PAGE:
International Women’s Day has been celebrated every year since 1911, that’s 111 years ago! Its message remains the same as when it first started:
“To celebrate the social, economic, cultural and political achievements of women, but also to mark a call to action for accelerating gender parity”
It's one day a year when we honour all women and call attention to the important contributions women have made to the world, as well as the harsh realities that women still face today.
For many, obtaining the right to vote, equal income, and the right to own property is sufficient to eliminate gender disparities. And to quote your average “nice guy”, “But women already have the same rights as men”. But the reality is, it is not even close to equality, even if we have the same rights on paper.
Although there are severe regulations in place in the UK to combat gender discrimination, there are significant systematic inequities that have yet to be addressed in the UK and around the world. Women and girls continue to endure discrimination based on their gender, from assault to a lack of opportunities.
1 in 3
Nothing encapsulates the injustices that women face more than assault and abuse. Physical or sexual assault by an intimate partner or sexual violence by a non-partner affects one in every three women worldwide. A statistic that has remained constant throughout the last decade. Only 4% of women disclose incidences of sexual harassment and assault, according to a UN Women UK study, while the majority of women are sceptical.
200 million women and girls
Female genital mutilation (FGM) is practised on women all around the world. This may be done for cultural and/or religious reasons, but there is no medical purpose for it. FGM is most commonly performed on young girls between the ages of five and fifteen when puberty begins. It is extremely harmful to women's and girls' health since it can lead to long-term issues with sex, childbirth, and mental health.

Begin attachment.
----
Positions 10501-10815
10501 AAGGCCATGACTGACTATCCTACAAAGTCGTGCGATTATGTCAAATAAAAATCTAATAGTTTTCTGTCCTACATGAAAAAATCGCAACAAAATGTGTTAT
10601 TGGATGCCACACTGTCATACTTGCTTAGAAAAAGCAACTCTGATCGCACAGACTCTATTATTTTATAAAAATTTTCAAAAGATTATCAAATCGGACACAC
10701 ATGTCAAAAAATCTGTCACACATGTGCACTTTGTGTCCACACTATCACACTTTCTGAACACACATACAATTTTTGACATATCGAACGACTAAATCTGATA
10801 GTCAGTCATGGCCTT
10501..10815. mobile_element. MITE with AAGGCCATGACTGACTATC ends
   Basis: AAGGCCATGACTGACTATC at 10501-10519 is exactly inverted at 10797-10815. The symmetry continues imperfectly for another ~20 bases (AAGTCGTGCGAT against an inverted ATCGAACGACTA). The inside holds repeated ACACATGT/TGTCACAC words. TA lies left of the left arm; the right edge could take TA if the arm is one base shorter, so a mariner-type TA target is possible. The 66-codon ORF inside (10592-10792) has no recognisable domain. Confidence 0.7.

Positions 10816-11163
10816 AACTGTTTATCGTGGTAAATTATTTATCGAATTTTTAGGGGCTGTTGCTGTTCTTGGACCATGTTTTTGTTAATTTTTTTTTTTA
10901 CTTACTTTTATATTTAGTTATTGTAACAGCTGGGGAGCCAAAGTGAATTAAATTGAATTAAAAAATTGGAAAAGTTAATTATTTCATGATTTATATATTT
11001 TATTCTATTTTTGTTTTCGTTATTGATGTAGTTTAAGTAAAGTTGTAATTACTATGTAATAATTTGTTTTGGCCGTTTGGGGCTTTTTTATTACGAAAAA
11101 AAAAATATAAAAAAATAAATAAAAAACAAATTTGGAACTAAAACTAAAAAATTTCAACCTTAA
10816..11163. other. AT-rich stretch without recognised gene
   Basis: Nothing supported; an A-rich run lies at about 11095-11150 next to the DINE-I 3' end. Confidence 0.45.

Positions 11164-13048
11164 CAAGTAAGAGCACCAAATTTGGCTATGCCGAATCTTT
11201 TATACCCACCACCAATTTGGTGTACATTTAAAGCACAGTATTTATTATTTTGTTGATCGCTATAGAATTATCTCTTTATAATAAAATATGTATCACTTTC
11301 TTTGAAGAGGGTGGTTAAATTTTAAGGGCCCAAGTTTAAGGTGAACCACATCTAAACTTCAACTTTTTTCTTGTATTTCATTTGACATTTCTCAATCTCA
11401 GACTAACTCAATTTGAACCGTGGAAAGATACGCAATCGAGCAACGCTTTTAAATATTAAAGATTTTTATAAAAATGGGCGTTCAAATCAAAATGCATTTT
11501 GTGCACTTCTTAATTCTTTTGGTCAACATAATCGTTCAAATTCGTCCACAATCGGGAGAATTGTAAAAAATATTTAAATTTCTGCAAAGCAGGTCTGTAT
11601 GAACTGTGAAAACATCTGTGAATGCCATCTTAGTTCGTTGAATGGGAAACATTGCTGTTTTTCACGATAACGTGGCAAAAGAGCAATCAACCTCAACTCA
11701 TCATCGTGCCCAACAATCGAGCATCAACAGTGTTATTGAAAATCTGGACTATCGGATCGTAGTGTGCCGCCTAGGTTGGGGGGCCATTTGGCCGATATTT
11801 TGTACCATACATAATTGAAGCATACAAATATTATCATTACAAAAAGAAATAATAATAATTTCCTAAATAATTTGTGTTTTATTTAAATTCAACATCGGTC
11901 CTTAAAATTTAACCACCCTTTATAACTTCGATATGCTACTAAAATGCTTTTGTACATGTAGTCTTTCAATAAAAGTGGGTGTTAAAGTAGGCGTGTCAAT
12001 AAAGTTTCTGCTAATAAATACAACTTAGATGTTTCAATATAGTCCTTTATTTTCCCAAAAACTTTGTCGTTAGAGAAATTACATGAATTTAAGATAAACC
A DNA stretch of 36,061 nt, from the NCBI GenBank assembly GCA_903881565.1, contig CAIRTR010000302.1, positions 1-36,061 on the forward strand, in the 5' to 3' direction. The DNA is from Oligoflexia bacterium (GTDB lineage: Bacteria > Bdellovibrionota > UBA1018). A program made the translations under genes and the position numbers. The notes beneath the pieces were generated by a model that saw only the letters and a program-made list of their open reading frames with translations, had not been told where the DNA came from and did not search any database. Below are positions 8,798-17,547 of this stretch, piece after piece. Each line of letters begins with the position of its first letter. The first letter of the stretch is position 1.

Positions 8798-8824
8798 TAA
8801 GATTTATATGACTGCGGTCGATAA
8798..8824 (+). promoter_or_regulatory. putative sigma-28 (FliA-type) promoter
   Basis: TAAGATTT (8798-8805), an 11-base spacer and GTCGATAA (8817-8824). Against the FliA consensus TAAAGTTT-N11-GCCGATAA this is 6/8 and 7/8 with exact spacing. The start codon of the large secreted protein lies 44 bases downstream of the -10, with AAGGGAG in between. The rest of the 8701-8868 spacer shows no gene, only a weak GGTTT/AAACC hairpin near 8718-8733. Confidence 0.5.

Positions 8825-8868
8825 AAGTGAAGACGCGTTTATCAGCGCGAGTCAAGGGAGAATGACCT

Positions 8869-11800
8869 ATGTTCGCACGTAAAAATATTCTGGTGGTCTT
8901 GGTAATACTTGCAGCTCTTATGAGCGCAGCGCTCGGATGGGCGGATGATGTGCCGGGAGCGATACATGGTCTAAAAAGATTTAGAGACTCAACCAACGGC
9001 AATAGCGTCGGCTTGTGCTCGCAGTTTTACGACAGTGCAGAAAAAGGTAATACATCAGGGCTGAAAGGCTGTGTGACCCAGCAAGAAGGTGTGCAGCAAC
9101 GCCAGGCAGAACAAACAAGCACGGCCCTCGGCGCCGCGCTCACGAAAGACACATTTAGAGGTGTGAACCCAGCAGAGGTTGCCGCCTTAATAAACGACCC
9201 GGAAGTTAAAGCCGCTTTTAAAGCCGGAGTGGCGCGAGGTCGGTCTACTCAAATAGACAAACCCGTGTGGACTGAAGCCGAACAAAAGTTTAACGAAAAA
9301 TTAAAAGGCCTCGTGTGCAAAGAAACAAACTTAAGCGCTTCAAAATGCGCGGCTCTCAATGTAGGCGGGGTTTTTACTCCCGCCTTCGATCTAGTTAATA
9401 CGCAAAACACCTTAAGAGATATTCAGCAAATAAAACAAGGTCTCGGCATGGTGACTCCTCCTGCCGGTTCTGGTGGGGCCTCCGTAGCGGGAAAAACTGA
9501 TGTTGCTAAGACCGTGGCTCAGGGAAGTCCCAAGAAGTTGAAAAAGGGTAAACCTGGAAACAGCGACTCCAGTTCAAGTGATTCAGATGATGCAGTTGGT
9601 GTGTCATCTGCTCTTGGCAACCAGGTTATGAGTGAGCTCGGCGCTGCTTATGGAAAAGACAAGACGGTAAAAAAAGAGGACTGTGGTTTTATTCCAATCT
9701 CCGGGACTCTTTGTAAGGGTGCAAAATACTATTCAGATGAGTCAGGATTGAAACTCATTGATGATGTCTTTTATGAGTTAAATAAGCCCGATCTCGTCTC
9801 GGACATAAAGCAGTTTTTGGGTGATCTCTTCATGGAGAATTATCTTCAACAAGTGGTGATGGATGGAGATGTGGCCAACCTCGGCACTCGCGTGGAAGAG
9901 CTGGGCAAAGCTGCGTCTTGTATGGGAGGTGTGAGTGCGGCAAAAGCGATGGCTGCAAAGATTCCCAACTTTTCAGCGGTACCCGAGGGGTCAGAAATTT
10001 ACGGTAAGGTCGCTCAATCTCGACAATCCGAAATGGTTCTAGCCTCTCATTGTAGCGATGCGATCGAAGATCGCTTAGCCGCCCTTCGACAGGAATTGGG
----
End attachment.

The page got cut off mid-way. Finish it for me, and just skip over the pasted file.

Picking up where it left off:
250 million women
Get married before they become 15 years old. Do you recall what you were doing when you were 15? Probably not marrying and instead of having fun with your buddies and being a typical adolescent. Even though there are laws prohibiting it, child marriage continues to be practised today. Girls who marry before they are 18 are statistically less likely to stay in school and are more likely to endure domestic abuse. Because their bodies are not fully grown, young teenage girls are more likely to experience pregnancy and childbirth than women in their 20s.
Only about 40% of countries in the globe provide equal educational opportunities for girls. 129 million girls are out of school around the world due to a variety of issues including poverty, child marriage, gender preference, violence, and now covid.
Poverty in the UK
Since austerity was implemented in the UK, there has been no denying that poverty has risen drastically. Single parents, on the other hand, have been impacted the hardest, with 45 percent of single parents (90 percent of whom are single mothers) living in poverty. With rising housing costs, employment discrimination and displacement, a child maintenance system that fails to ensure fathers pay their fair share, and the rising cost of childcare, a large number of single moms are giving up on a career and relying on universal credits.
There are many more challenges that women face, and genuine gender equality is still a long way off. This is where International Women's Day comes in handy in keeping the fight alive and the concerns in the spotlight.